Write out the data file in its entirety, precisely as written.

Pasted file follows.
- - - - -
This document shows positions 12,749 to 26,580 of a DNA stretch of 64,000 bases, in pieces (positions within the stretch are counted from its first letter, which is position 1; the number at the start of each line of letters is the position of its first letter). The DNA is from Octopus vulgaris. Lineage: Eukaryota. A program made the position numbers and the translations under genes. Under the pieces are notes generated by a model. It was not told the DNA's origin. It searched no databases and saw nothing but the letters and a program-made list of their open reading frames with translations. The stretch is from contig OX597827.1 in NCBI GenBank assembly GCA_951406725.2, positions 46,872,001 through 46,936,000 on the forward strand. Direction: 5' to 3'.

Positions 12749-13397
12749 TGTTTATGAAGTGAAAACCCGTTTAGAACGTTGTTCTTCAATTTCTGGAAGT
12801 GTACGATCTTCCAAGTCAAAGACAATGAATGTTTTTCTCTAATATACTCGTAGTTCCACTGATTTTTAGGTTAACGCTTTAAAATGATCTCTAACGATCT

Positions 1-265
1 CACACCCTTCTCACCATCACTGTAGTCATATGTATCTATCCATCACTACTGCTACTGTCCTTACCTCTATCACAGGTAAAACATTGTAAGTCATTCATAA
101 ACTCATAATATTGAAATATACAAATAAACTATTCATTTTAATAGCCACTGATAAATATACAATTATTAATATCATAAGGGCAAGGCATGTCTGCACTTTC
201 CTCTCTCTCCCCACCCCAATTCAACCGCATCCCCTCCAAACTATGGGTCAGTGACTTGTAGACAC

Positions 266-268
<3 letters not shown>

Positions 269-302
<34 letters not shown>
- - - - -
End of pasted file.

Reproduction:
This document shows positions 12,749 to 26,580 of a DNA stretch of 64,000 bases, in pieces (positions within the stretch are counted from its first letter, which is position 1; the number at the start of each line of letters is the position of its first letter). The DNA is from Octopus vulgaris. Lineage: Eukaryota. A program made the position numbers and the translations under genes. Under the pieces are notes generated by a model. It was not told the DNA's origin. It searched no databases and saw nothing but the letters and a program-made list of their open reading frames with translations. The stretch is from contig OX597827.1 in NCBI GenBank assembly GCA_951406725.2, positions 46,872,001 through 46,936,000 on the forward strand. Direction: 5' to 3'.

Positions 12749-13397
12749 TGTTTATGAAGTGAAAACCCGTTTAGAACGTTGTTCTTCAATTTCTGGAAGT
12801 GTACGATCTTCCAAGTCAAAGACAATGAATGTTTTTCTCTAATATACTCGTAGTTCCACTGATTTTTAGGTTAACGCTTTAAAATGATCTCTAACGATCT

Positions 1-265
1 CACACCCTTCTCACCATCACTGTAGTCATATGTATCTATCCATCACTACTGCTACTGTCCTTACCTCTATCACAGGTAAAACATTGTAAGTCATTCATAA
101 ACTCATAATATTGAAATATACAAATAAACTATTCATTTTAATAGCCACTGATAAATATACAATTATTAATATCATAAGGGCAAGGCATGTCTGCACTTTC
201 CTCTCTCTCCCCACCCCAATTCAACCGCATCCCCTCCAAACTATGGGTCAGTGACTTGTAGACAC

Positions 266-268
<3 letters not shown>

Positions 269-302
<34 letters not shown>